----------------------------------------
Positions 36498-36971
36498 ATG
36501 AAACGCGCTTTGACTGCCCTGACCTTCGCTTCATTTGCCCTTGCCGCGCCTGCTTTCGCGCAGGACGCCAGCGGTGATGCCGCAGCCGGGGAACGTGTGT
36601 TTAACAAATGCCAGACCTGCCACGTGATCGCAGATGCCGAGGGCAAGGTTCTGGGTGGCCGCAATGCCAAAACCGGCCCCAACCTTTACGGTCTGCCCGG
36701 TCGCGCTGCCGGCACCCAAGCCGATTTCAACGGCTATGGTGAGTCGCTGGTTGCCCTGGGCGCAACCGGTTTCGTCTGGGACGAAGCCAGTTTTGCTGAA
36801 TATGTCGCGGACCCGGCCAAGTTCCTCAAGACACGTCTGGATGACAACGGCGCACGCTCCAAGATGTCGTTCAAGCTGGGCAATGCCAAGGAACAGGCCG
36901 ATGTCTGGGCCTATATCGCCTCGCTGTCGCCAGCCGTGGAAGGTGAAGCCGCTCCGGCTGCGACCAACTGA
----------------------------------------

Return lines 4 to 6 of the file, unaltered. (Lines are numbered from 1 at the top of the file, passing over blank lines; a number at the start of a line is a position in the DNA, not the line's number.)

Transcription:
36601 TTAACAAATGCCAGACCTGCCACGTGATCGCAGATGCCGAGGGCAAGGTTCTGGGTGGCCGCAATGCCAAAACCGGCCCCAACCTTTACGGTCTGCCCGG
36701 TCGCGCTGCCGGCACCCAAGCCGATTTCAACGGCTATGGTGAGTCGCTGGTTGCCCTGGGCGCAACCGGTTTCGTCTGGGACGAAGCCAGTTTTGCTGAA
36801 TATGTCGCGGACCCGGCCAAGTTCCTCAAGACACGTCTGGATGACAACGGCGCACGCTCCAAGATGTCGTTCAAGCTGGGCAATGCCAAGGAACAGGCCG